Note, that SoundStream and w2v-BERT have already been combined into an audio-to-audio model called AudioLM by Google. AudioLM is a generative audio-to-audio model, i.e., based on the initial audio input, it produces subsequent audio in the continuation of the input. Therefore, MusicLM can be seen as a natural progression of the AudioLM in a sense that instead of using audio as an input, MusicLM uses text. AudioLM solves two key challenges. First, to keep the model’s output consistent over longer periods, AudioLM translates the continuous audio signal into discrete 🔤 semantic tokens using w2v-BERT that capture things such as local melody, harmony or rhythm. Second, it is equally important to also produce audio with high quality. This is ensured via 🔈 acoustic tokens generated by SoundStream model. These tokens capture details such as recording conditions. For more information, we suggest reading Google’s blog post about AudioLM.

👩‍🔬 Glueing things together. Let’s talk about how these papers are combined. The figure below taken from the original paper visualises the training procedure.

MusicLM training

First, notice that during training, only audio data is needed. This is significant since the model does not need text-audio pairs during training. As such, MusicLM was trained on large audio-only datasets. Architecture-wise, MusicLM is a hierarchical sequence-to-sequence model consisting of two layers:

  1. In the semantic modelling stage a mapping between MuLan audio tokens to the semantic tokens from w2v-BERT is learned using a decoder-transformer architecture (next-semantic-token prediction)
  2. The acoustic modelling stage takes the output of the semantic modelling stage (thereby being hierarchical) and tries to predict the true audio tokens from SoundStream given the semantic tokens and the MuLan audio tokens in a decoder-transformer architecture (next-acoustic token prediction)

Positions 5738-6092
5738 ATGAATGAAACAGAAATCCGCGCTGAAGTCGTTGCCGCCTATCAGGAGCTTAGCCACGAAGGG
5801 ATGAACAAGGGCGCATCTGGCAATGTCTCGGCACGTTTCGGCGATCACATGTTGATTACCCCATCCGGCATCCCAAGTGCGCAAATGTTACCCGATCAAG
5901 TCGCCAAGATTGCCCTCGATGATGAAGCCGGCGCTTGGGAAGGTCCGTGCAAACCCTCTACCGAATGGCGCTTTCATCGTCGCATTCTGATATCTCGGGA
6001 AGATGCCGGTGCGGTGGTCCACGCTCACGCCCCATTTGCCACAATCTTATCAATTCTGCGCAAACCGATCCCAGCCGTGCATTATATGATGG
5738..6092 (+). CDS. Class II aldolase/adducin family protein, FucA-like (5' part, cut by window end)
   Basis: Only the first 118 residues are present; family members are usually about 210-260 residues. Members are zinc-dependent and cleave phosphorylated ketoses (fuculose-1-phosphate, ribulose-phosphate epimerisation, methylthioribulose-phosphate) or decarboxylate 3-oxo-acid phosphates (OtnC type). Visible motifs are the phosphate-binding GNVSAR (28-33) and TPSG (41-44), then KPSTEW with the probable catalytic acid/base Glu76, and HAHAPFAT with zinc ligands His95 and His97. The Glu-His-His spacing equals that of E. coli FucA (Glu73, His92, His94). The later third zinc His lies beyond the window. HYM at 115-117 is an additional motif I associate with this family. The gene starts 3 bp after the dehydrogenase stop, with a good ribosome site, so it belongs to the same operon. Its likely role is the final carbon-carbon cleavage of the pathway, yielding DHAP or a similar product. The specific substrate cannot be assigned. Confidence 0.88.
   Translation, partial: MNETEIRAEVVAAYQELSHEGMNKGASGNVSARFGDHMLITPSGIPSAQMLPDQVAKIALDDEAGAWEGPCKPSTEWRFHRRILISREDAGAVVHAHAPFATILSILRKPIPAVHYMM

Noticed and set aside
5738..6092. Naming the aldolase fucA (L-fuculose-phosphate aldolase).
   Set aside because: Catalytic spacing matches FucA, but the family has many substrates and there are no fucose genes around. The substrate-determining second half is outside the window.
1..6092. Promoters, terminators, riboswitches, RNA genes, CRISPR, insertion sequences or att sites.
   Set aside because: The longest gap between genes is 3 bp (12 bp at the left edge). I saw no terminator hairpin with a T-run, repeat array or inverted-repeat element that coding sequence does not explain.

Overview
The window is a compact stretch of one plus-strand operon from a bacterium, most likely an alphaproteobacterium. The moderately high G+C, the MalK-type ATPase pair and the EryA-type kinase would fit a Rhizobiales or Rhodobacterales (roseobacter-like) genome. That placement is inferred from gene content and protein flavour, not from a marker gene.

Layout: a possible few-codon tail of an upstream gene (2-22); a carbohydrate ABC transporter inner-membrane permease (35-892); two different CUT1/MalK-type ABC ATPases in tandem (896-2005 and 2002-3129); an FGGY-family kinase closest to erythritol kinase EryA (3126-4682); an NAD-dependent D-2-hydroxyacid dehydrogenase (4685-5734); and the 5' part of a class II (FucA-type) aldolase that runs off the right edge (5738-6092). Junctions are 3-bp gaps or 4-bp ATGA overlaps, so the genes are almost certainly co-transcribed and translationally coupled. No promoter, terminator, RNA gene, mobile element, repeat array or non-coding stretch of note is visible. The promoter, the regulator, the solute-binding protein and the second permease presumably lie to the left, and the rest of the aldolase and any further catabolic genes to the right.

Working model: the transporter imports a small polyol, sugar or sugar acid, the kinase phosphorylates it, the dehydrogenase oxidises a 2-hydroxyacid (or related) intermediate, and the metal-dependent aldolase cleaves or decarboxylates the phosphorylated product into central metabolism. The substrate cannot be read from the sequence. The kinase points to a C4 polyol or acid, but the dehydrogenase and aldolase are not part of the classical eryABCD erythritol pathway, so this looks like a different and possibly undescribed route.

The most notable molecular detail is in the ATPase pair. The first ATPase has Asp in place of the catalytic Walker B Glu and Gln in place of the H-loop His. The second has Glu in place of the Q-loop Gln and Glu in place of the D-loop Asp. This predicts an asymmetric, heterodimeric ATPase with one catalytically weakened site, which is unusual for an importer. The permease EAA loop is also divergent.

Given these learned layers, new audio can be generated according to the inference procedure depicted below.

MusicLM inference

First, the text description is translated into MuLan text tokens. Based on these, semantic tokens are predicted using the trained semantic model. Finally, the concatenation of both MuLan tokens and semantic tokens is used for predicting acoustic tokens. The acoustic tokens are then decoded to actual audio output using SoundStream’s decoder.

🔮 MusicLM key takeaways

🌟 State-of-the-art. MusicLM pushed the boundary of the state-of-the-art in the text-to-audio generation space. The model is not only capable of generating consistent audio over longer periods of time, but the audio is also of higher quality.

🪫 Lack of domain data. Compared to other fields, such as NLP or Computer Vision, there is a lack of large-scale and high-quality text-to-audio data. MusicLM shows a possible workaround by using MuLan joint text and audio embeddings. In addition, as part of the MusicLM paper, a new evaluation text-audio dataset called MusicCaps has been released. Kudos to the Google team for making this open-source and advancing resources in the text-to-audio community.

🧪 Creative evaluation. Evaluating generative AI is difficult in all domains because there is not one single “gold” output. Therefore, the Google research team had to get creative to contrast MusicLM with previous work. They used public models that give scores for the quality of music (FAD score), use classifiers that predict a class label given audio inputs and compare the resulting distributions of class labels between the original audio and generated audio using KL divergence and even used the good-old subjective human voting approach, where they would simply ask experts, which of two audio clips is better output given the text prompt. Overall, it seems that there is work to be done and that the field lacks common benchmarks and metrics.

📣 Stay in touch

That’s is for this week, hope you enjoyed reading this post. 😊 To stay updated about our activities, make sure you give us a follow on the LinkedIn and Subscribe to our Newsletter. Any questions or ideas for talks, collaboration etc.? Drop us a message at